Spain denies 'mass' migration, says Europe needs 'new blood'
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Spain's Foreign Minister Josep Borrell denied Monday that the country was experiencing "mass" immigration and said Europe needed "new blood" to compensate for a low birth rate.
"We're trivialising the word 'mass'," he told reporters after talks in Madrid with his Jordanian counterpart Ayman Safadi.
The Libya-Italy Mediterranean route, which was the main one until recently, has dwindled by 80 percent while Spain has now become the main destination for migrants trying to reach Europe.
Migrants are also reaching Spain by land, with 602 managing to scramble over the double barrier between Morocco and the Spanish territory of Ceuta in North Africa last Thursday, throwing caustic quicklime, excrement and stones onto police below.
Borrell recognised that "this shocks public opinion and the disorderly nature of immigration produces fear."
But he said it was all relative, and "600 people is not massive compared to 1.3 million" Syrian refugees currently in Jordan.
"We're talking about 20,000 (migrants) so far this year for a country of more than 40 million inhabitants," the Socialist minister said. "That's not mass migration."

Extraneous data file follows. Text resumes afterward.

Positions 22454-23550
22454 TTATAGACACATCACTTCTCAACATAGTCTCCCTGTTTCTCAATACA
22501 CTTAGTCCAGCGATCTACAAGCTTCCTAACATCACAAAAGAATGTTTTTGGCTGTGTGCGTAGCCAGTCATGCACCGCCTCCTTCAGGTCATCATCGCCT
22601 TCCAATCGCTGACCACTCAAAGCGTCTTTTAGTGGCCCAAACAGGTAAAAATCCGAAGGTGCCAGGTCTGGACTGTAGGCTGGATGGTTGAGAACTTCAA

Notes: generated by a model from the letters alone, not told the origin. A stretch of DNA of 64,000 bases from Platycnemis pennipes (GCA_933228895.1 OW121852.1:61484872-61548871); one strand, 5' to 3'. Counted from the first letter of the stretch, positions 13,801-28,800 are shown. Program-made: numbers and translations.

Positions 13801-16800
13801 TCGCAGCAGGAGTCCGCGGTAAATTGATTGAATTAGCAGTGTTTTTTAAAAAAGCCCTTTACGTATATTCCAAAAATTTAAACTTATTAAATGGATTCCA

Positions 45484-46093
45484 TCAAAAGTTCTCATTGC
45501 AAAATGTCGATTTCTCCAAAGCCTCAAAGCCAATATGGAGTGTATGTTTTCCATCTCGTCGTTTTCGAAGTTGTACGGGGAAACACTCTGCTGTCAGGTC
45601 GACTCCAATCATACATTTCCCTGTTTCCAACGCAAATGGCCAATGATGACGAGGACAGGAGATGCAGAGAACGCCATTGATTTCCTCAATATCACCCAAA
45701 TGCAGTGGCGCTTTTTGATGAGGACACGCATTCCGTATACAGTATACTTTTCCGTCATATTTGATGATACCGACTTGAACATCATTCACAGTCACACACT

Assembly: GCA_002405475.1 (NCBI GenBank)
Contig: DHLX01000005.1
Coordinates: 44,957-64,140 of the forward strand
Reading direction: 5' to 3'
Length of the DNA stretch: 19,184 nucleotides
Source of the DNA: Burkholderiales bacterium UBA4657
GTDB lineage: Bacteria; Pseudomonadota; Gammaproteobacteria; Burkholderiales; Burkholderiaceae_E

Borrell also said the arrivals were under control, even if NGOs are warning that many migrant reception centres in Spain are saturated.
He suggested this could even help Europe, where many countries have a low birth rate.
"Europe's demographic evolution shows that unless we want to gradually turn into an ageing continent, we need new blood, and it doesn't look like this new blood is coming from our capacity to procreate."
€30 million emergency plan
During two months in office, Socialist Prime Minister Pedro Sanchez has asserted his liberal credentials by offering to receive hundreds of migrants rescued in the Mediterranean, as the European Union struggles to agree on how to handle them.
The government said on Monday that it aims to invest 30 million euros in an emergency plan to manage the influx of migrants.
The money will go towards covering the initial costs of managing arrivals on the beaches, from staff to hand out blankets and food to managing the process of identification and determining whether people qualify for asylum, a spokeswoman for the Prime Minister's office said.
Sanchez's political opponents including the hard-line new leader of the conservative People's Party (PP) have warned against creating a "pull factor" for migrants seeking a better life in Europe.
"Rather than a pull factor, we could talk about a lack of foresight in the last years of the previous government, which did nothing about increasing arrivals, and obliged this government to take urgent steps," Sanchez's office said in a statement.
Sanchez's office said the previous government left Spain unprepared for the influx, which has totalled almost 24,000 so far this year, according to the United Nations refugee agency, almost as many as made the trip throughout all of 2017.
(FRANCE 24 with REUTERS and AFP)